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Big Sagebrush

Artemisia tridentata

big-sagebrush

APPEARANCE

Big sagebrush is a tall green-grey shrub that grows up to two metres high. It has lots of branches and grey bark. The twigs are very hairy and the leaves have three teeth at the end. It has small yellow flowers on the ends of the twigs, and the entire shrub smells wonderful.

RANGE & HABITAT

Big sagebrush grows from southern B.C., especially in lower elevations, down through the Rocky Mountains in the US. It mostly grows in grasslands and poor soils.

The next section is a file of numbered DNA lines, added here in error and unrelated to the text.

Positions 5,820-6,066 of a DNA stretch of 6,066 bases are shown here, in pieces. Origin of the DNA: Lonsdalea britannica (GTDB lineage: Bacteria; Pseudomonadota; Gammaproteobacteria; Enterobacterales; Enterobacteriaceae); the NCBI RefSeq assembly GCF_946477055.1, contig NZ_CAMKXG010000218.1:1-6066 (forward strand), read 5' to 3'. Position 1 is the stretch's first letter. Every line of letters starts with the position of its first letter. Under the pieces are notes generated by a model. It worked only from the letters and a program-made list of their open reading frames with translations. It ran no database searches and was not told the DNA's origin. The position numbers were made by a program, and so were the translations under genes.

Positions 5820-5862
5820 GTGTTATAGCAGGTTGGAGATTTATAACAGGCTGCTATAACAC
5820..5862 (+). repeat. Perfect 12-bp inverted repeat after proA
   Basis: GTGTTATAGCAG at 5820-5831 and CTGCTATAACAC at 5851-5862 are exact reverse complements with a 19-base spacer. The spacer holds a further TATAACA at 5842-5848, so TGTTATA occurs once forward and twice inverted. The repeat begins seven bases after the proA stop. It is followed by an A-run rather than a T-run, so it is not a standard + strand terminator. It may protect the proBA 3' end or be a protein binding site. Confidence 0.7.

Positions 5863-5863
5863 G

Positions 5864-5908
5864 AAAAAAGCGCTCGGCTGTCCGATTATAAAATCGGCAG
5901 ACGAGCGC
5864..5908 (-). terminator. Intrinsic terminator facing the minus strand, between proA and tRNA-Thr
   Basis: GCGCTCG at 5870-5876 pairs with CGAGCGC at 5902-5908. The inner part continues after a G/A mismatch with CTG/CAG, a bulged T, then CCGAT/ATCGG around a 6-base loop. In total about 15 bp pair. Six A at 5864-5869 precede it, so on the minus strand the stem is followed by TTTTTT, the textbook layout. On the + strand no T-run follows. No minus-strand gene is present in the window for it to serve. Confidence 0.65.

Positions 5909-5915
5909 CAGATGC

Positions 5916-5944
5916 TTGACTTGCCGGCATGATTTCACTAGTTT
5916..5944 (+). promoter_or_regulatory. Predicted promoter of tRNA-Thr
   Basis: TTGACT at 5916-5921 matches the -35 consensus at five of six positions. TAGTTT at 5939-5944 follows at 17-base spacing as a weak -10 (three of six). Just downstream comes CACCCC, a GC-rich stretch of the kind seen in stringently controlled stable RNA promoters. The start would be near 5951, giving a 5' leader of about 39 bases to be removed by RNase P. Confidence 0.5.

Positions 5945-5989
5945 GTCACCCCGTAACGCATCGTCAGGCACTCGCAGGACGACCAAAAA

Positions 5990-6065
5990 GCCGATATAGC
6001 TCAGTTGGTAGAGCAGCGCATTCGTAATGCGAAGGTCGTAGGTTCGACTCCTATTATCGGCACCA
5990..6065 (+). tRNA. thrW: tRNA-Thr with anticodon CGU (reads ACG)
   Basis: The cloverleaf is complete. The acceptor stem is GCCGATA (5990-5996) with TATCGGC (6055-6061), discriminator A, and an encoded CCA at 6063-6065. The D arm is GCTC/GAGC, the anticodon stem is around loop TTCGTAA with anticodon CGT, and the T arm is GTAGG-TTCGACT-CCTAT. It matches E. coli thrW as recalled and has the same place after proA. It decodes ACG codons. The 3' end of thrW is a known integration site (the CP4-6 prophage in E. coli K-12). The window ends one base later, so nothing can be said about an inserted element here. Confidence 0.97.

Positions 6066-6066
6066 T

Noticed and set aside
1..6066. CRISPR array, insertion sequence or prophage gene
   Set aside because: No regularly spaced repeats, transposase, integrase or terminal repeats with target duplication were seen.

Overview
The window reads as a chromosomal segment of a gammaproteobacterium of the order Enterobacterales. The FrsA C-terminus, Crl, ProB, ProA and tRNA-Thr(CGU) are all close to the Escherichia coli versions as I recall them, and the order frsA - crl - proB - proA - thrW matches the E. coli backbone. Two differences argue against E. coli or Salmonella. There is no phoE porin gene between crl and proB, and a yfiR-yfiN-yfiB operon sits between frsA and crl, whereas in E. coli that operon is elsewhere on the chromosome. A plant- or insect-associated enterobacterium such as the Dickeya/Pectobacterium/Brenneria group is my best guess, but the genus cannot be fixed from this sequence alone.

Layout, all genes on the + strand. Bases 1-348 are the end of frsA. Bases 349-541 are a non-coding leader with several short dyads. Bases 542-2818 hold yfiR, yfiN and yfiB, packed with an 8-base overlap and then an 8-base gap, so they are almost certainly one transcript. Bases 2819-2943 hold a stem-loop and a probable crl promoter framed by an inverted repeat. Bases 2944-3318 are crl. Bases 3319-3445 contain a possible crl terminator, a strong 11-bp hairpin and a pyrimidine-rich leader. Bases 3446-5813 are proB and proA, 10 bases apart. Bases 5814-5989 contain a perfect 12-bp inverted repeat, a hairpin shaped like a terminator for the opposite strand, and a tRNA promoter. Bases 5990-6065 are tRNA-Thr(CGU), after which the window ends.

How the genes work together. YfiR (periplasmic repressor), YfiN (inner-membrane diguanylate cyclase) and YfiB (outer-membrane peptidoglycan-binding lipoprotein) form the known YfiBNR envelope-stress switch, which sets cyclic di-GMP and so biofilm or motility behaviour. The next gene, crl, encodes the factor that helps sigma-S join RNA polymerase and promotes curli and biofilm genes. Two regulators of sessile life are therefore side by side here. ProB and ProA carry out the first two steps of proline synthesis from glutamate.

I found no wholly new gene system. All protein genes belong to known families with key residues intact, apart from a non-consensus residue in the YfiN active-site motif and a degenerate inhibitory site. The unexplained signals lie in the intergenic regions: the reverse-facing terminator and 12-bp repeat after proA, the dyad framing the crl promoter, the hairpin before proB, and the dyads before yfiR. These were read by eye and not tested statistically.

LIFE CYCLE

The flowers bloom in late summer, and they ripen into hairy seeds that spread by attaching themselves to passing animals.

ANIMAL USES

Cows and sheep often graze in areas where big sagebrush grows. As the animals eat the grasslands, big sagebrush expands into areas where no grass is left. There is much more big sagebrush growing in southern B.C. than there was before we had cattle and sheep grazing.

TRADITIONAL FIRST NATIONS USES

The leaves and branches were used by Southern Interior First Nations to make a tea for colds, and burned to help air out a house. Some groups wove the bark into mats, bags and clothes.

MODERN USES

The leaves and branches are still used to make teas to help colds, and burning the leaves helps keep away insects.

STATUS

COSEWIC: Not at Risk
CDC: Yellow

MORE INFORMATION

www.linnet.geog.ubc.ca

Photo: Nancy Turner